The ITC-SA is alive and kicking in KZN

ITC-SA trailblazers in KZN. Colin Armstrong and Bobby Shoayb attended the very first meeting of the organisation 49 years ago.


Regional Meetings of the Institute for Timber Construction South Africa (ITC-SA) are not-to-be-missed opportunities for young professionals to catch up with the latest industry news, share experiences and meet some of the local the trailblazers who have been part of the ITC-SA since it was established 49 years ago.

The ITC-SA’s General Manager Erik Söderlund welcomed the enthusiastic group of professionals from all membership categories to the meeting. “The excellent turnout at the KwaZulu-Natal (KZN) Regional Meeting confirms the members’ dedication to creating and maintaining the engineered timber roof truss industry’s highest standards,” he remarked.

The purpose of the Regional Meeting was for Söderlund to explain why it is vital for all members to appreciate the significance of the Institute’s Memorandum of Incorporation (MOI), its Professional Body status and recognition as a Voluntary Association by the Engineering Council of South Africa (ECSA).

“The SA Qualifications Authority (SAQA) recognises that the ITC-SA is a Professional Body with professional members. SAQA further stipulates that the Institute can award the professional status to a qualifying individual but unfortunately not to a company,” Söderlund explained.

Good governance

The Companies Act legislates that the ITC-SA, like all Non-Profit Companies, complies with and adheres to good corporate governance practices. “The Memorandum of Incorporation (MOI) prescribes the governance practices of the ITC-SA. Every company must have an MOI filed with the Companies and Intellectual Property Commission (CIPC),” Söderlund said.

According to the MOI, the objectives of the ITC-SA include:

  • Monitoring the members’ delivery of professional services and products to all consumers in the built environment.
  • Continuously improve standards by participating and supporting standards development organisations in setting timber industry norms and standards.
  • Promoting and marketing engineered timber structures in the residential housing market.
  • Overseeing the development and progression of ITC-SA members to ensure relevant and up to date information is communicated and services delivered.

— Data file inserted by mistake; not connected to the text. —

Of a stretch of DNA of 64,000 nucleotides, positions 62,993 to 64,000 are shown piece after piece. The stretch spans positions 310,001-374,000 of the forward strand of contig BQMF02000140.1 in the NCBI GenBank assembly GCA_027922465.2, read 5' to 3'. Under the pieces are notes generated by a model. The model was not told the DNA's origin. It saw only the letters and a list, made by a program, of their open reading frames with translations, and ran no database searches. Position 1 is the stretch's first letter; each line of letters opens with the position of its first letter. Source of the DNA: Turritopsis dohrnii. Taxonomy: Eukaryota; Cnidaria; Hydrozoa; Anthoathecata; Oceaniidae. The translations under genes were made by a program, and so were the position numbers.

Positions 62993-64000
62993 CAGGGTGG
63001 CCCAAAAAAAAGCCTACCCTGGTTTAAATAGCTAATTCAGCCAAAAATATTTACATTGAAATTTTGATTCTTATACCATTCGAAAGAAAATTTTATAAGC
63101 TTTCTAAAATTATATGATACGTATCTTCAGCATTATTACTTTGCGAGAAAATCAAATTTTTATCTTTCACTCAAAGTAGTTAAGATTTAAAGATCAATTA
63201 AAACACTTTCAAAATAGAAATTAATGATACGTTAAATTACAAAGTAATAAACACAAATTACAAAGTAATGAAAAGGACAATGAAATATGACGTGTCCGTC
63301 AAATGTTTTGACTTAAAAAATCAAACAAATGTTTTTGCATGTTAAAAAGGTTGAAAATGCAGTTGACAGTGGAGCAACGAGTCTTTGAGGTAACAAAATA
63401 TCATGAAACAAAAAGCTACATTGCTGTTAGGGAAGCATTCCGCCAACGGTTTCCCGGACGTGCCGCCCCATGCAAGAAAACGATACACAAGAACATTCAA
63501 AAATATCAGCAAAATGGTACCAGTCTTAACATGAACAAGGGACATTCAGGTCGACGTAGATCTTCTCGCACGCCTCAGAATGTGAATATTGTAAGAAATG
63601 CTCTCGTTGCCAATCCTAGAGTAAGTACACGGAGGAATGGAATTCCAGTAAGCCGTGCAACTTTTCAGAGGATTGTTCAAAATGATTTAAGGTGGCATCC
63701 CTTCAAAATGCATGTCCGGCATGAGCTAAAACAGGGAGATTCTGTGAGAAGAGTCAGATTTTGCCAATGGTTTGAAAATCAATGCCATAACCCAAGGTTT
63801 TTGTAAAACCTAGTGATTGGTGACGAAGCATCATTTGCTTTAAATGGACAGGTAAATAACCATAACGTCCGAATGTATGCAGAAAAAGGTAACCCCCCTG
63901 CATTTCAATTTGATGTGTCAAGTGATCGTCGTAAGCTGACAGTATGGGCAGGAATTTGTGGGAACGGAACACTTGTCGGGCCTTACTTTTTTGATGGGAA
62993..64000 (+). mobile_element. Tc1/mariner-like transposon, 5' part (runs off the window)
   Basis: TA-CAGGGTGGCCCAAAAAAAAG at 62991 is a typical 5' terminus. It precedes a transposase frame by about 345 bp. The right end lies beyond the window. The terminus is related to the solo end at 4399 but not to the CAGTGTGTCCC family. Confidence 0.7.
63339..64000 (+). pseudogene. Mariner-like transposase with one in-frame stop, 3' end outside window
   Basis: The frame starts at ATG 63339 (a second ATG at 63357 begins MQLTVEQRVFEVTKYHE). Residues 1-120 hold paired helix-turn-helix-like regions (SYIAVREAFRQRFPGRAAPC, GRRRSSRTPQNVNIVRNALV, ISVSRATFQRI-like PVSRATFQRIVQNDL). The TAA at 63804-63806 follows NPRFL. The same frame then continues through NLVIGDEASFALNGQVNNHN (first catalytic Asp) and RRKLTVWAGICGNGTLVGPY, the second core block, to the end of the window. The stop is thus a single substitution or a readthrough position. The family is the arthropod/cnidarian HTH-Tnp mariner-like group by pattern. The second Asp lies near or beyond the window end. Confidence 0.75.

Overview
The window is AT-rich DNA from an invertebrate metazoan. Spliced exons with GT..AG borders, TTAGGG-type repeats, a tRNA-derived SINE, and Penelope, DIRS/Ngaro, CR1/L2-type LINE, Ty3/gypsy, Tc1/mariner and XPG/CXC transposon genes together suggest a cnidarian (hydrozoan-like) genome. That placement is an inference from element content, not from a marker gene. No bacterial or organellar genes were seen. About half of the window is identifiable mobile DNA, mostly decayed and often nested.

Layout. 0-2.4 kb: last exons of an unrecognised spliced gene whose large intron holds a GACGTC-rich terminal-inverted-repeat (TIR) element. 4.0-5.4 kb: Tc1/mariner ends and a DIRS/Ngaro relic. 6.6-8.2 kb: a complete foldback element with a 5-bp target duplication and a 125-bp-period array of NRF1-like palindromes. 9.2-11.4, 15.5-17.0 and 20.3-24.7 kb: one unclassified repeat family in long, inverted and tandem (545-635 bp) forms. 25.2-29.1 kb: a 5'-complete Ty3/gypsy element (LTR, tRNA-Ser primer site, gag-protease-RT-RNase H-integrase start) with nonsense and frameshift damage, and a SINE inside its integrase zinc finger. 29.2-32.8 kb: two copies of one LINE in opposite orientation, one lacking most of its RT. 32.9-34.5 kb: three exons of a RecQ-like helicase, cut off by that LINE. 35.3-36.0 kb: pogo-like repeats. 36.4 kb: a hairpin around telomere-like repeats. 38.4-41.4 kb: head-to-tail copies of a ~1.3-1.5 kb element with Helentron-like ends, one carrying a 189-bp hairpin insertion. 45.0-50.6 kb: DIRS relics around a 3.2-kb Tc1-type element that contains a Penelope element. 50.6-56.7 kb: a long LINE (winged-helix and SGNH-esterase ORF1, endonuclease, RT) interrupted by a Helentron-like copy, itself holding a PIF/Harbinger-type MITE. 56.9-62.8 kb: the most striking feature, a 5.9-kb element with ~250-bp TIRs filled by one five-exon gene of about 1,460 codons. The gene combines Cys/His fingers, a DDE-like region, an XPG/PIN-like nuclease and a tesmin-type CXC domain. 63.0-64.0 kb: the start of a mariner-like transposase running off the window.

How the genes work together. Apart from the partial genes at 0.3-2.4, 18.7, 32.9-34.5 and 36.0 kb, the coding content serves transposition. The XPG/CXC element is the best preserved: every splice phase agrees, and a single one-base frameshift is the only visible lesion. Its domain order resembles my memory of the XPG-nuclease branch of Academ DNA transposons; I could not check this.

Professional Code of Conduct

Söderlund’s presentation spelt out the MOI’s guidelines for membership categories, the proceedings of the annual general meeting (AGM), the composition and authority of the Board of Directors and the ITC-SA’s Code of Conduct.

He said the MOI describes the due and fair process for reporting and investigating members alleged to be guilty of conduct that is harmful or obstructive to the interests and objectives of the organisation or that contravenes the published Code of Conduct.

“It is the responsibility of every member to know and understand the ITC-SA’s Code of Conduct. The code is a crucial document and a requirement for recognition by SAQA as a Professional Body and the Engineering Council of SA (ECSA) as a Voluntary Association,” Söderlund pointed out.

Designation and CPD

” ITC-SA has the authority from SAQA to award various Professional Designations to individual members that meet the requirement of the various registered Professional Designations. The professional title confirms that the member has the knowledge, qualifications, and experience, is competent to practice in an aspect of the engineered timber roof truss industry and has a support network of peers.

“As with all Professional Bodies, to retain a Professional Designation the registered person must comply with three requirements annually. These are to pay the annual membership, comply with the Professional Bodies Code of Conduct and meet the Professional Bodies Continuous Professional Development (CPD) requirements.

Söderlund’s speech prompted much discussion among the attendees about their responsibilities as ITC-SA members with Professional Designations. They also emphasised the need for vigilance to protect the public by reporting illegal construction and erection activities of site-made trusses.

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